Best of Both Worlds – Côte d’Ivoire


September 2004

Rice farming in Côte d’Ivoire is characterised by poor soils, drought and pest infestation. The majority of farmers struggle to meet their own needs and have been unable to find a rice variety that is both pleasant to eat and high yielding. However, the West African Rice Development Association has bred a new rice variety that combines the benefits of existing Asian and African seeds. Farmers have been able to participate in crop selection initiatives, giving them access to the new variety and leaving them to choose which crops are most suited to their own circumstances.

Staple Food

Rice is the principal food crop in many parts of Côte d’Ivoire and is one of the most important staple foods for the country’s population. Per capita rice consumption has increased at a rate of 2.5 per cent per year over the past two decades, as cereals have gradually replaced roots and tubers in the diet of the population. Rice now accounts for one fifth of total caloric consumption, the largest share of any single food. The growth in rice consumption per capita has now slowed, with population growth driving increases in production, which stands at an annual rate of 840,000 tonnes.

© Liz Bates
© Liz Bates

Rice production in Côte d’Ivoire has spread to at least 750,000 hectares, with a yield of 1.5 tonnes per hectare. This is sufficient to satisfy only 56 per cent of national rice demand, with the remaining demand for rice being met through imports of about 450,000 tonnes a year.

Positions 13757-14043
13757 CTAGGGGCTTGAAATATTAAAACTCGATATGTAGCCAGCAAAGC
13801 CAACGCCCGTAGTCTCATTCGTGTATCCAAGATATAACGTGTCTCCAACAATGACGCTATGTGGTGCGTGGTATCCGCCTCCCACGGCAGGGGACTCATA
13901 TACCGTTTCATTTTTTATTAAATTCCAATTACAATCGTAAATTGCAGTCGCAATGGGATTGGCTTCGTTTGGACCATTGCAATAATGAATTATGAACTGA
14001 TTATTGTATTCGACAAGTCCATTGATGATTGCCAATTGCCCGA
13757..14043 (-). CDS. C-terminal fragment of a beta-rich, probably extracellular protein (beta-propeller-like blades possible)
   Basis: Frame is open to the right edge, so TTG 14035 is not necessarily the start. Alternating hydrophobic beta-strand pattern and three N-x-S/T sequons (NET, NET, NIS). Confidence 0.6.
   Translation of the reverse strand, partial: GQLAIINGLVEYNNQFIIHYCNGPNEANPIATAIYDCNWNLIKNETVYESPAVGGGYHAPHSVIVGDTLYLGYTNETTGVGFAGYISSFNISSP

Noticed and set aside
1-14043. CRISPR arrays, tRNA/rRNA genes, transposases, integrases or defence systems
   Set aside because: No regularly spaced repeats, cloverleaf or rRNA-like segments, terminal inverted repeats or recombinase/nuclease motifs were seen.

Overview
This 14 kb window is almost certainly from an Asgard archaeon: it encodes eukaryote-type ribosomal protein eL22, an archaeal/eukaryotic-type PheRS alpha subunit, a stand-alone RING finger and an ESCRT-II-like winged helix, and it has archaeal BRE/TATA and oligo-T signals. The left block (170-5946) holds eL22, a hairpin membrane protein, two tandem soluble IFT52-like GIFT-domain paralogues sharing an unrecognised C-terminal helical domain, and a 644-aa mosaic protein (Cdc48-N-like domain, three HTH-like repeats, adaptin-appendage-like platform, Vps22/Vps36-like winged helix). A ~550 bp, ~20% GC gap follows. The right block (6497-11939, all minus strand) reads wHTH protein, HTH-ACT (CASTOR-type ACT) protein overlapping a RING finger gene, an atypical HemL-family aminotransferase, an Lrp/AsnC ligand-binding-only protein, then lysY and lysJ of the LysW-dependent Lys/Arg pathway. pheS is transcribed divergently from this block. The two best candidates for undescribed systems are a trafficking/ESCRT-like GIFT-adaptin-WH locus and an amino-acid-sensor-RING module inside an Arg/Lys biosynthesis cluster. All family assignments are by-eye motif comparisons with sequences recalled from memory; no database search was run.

Most of the rice produced in Côte d’Ivoire is grown in upland systems, which account for about 74 per cent of total rice area. Upland rice is grown mainly in the hilly forest zone in the southwest and in the cotton-growing savannah areas in the north. Meanwhile, the share of rice grown in rainfed lowlands varies from 8 per cent to 19 per cent. Irrigated lowlands include different degrees of water control, from the valley bottom wetlands of the southwest, to the larger-scale irrigation schemes in the north-central area. Irrigated systems account for an estimated 25,000 hectares; i.e. 6 or 7 per cent of the total national area under rice cultivation.

Production practices

Most rice in Côte d’Ivoire is grown using traditional, low-input manual techniques. There is still enough land available to permit traditional practices in upland systems, based on long fallow periods to maintain soil fertility. Under these practices, the main threat to productivity is drought. Poor access to water due to poor supply channels, or lack of producer organisations and credit, are also constraints. In most lowland systems, water control remains limited and continues to constrain yields.